The Effects Of Bedroom Tax A Year On

A recent survey commissioned by the National Housing Federation (NHF) says that the Bedroom Tax is “heaping misery and hardship” on affected families.

Bedroom Tax was introduced by the Government in April 2013. It affects 660,000 housing benefit claimants living in social housing across the UK. The policy imposes an average penalty of between £14 and £22 a week on working-age tenants deemed to have more bedrooms than they need. One year on and according to the NHF two-thirds of households in England affected by the Bedroom Tax have fallen into rent arrears and one in seven families have received eviction letters.

The disability charity Papworth Trust says that a third of disabled people affected by the tax have been refused emergency financial help, despite Government stating that discretionary housing payments should be available to disabled people who live in adapted homes.

Papworth Trust says many disabled people who have been refused emergency payments were now cutting back on essentials such as food or household bills. It called on Ministers to exempt people living in adapted properties from the tax.

A bill to abolish the tax will be introduced by Labour backbench MP Ian Lavery and Lord Freud, the Welfare Minister, will appear before a committee of MPs to answer questions on welfare reform.

Ian Lavery said “I have seen with my own eyes the absolutely astounding impact the bedroom tax has on disabled and sick people. I’m not sure the Government is aware of the hardship and misery it has caused. We are talking about ordinary people who have been forced to move from the homes where they have spent a lifetime raising their kids. They have been cast out like dogs in the night.”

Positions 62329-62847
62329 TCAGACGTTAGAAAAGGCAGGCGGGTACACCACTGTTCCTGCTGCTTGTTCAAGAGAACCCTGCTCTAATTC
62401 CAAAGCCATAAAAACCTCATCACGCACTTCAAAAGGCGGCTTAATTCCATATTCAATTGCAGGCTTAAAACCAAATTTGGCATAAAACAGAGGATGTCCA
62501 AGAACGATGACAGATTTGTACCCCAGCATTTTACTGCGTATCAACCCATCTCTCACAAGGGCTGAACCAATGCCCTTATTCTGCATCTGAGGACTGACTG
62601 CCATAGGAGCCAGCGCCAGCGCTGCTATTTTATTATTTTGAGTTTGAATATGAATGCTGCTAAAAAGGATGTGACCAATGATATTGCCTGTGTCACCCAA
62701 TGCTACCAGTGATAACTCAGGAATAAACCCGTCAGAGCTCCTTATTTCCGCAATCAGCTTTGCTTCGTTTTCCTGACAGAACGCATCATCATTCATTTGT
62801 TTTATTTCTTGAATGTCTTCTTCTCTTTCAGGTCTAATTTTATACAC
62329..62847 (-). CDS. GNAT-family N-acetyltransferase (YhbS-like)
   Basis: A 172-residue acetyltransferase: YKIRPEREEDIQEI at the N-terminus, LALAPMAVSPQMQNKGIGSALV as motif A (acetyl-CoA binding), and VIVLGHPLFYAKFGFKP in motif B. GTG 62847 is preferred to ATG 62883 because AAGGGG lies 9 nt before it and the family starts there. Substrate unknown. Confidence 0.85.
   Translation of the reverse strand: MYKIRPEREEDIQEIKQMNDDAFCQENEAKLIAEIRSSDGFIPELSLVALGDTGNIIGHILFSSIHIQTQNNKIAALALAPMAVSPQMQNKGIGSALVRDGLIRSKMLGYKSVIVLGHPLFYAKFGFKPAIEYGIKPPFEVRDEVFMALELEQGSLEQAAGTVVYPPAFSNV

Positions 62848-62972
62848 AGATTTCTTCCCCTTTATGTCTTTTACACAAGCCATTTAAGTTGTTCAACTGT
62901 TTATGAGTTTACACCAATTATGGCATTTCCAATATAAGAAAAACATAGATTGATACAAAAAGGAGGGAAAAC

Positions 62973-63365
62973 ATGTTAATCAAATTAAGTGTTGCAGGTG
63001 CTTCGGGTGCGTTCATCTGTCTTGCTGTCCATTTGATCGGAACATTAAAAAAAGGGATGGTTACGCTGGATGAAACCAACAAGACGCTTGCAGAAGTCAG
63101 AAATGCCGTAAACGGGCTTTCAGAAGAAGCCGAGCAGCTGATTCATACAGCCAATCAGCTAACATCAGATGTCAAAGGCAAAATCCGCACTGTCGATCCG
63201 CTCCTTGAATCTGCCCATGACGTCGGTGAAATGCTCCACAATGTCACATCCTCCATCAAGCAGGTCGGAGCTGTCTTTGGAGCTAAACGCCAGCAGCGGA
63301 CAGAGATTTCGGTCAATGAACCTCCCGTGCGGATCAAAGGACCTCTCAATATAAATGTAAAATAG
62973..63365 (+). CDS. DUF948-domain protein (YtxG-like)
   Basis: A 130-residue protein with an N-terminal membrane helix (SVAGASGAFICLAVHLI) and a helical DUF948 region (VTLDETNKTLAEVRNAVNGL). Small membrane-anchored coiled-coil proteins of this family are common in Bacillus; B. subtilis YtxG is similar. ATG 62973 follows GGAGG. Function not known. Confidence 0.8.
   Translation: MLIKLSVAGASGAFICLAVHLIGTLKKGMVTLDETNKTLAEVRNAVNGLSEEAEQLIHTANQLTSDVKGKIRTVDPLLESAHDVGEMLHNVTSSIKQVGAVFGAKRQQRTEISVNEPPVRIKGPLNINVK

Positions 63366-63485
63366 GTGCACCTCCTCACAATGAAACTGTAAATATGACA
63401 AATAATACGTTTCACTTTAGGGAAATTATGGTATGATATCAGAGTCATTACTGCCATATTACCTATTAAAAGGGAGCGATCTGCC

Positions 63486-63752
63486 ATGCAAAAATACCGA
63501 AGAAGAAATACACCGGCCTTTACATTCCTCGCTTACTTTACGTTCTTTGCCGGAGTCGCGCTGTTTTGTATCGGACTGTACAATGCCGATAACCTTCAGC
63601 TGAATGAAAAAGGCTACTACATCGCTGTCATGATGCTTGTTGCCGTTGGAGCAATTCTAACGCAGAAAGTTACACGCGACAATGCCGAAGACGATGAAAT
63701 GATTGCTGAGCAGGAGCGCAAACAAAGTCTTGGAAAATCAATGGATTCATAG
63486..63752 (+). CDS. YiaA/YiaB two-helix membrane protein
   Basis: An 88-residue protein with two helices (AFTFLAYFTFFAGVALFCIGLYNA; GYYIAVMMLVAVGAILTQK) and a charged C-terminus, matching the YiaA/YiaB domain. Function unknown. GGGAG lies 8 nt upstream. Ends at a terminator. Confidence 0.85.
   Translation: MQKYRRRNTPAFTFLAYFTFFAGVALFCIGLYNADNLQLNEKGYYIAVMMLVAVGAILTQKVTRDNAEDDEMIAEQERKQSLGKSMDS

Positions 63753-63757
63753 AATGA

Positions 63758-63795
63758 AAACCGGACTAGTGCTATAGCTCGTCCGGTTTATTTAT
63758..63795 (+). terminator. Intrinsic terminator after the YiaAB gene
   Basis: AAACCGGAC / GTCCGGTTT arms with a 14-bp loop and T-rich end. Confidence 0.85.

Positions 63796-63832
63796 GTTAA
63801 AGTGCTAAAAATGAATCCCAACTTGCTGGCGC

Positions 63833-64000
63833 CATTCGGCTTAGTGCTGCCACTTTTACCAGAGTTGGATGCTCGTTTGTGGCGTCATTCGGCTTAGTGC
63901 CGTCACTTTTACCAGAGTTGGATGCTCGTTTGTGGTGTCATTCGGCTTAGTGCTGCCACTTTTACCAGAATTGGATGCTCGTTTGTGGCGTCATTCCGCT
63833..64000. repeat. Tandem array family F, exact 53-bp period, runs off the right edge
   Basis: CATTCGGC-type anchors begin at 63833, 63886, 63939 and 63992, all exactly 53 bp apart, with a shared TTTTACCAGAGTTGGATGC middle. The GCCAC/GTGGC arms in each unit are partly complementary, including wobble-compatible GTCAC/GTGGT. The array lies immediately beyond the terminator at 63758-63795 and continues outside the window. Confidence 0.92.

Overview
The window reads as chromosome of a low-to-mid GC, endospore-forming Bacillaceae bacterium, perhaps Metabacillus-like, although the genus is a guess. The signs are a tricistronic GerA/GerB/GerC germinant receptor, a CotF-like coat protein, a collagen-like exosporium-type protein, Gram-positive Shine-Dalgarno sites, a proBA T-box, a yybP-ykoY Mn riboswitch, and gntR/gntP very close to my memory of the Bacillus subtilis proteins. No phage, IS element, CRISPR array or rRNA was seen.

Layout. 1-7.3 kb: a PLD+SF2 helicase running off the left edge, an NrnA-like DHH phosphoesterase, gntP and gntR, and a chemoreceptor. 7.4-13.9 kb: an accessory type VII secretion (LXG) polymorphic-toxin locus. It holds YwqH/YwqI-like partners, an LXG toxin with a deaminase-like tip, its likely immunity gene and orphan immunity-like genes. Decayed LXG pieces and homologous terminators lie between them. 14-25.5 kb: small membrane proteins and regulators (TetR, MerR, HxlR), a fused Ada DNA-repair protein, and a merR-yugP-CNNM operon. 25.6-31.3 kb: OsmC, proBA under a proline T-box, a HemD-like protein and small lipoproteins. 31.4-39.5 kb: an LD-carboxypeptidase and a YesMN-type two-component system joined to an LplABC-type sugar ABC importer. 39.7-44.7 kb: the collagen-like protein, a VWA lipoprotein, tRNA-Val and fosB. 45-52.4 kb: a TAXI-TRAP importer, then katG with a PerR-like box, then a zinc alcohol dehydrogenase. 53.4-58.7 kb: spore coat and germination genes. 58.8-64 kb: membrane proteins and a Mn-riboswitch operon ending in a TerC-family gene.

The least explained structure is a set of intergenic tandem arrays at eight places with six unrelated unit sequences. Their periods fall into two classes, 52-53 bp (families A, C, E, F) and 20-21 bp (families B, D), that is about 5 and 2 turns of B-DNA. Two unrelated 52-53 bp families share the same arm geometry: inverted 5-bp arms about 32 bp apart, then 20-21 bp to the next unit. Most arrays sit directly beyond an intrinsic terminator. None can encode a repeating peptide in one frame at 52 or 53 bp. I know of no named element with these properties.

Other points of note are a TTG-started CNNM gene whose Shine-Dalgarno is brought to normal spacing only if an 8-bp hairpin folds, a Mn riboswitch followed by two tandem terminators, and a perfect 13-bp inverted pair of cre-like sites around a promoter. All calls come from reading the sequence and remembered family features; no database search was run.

It is said by the Government that the number of people affected by the tax is lower than initial Government estimates. Figures published by the DWP revealed that in November 2013 498,174 claimants were affected by the policy, suggesting a saving of £373 million, £107 million less than expected.

The DWP insists that the lower figure is due to tenants ‘moving house or finding work and increasing their earnings’. The Bedroom Tax has also had a vastly different impact in different parts of the UK. DWP figures show 52,196 households were affected in London, compared to 78,836 in the North West of England.

There have been a number of successful First-Tier Tribunal rulings upholding appeals against Bedroom Tax decisions. However, there has been no relevant ruling from the Upper-Tribunal setting any legal precedent threatening the policy. There are currently further legal challenges on the horizon especially in the absence of a sufficient definition by the DWP as to what constitutes a ‘bedroom’. No doubt Social Housing tenants across the country will continue to show support for the tax to be abolished.

You can obtain further information on the effects of Bedroom Tax by contacting Aisha Akhtar Solicitor in the Housing Management & Leasehold Services Team on 020 8799 1884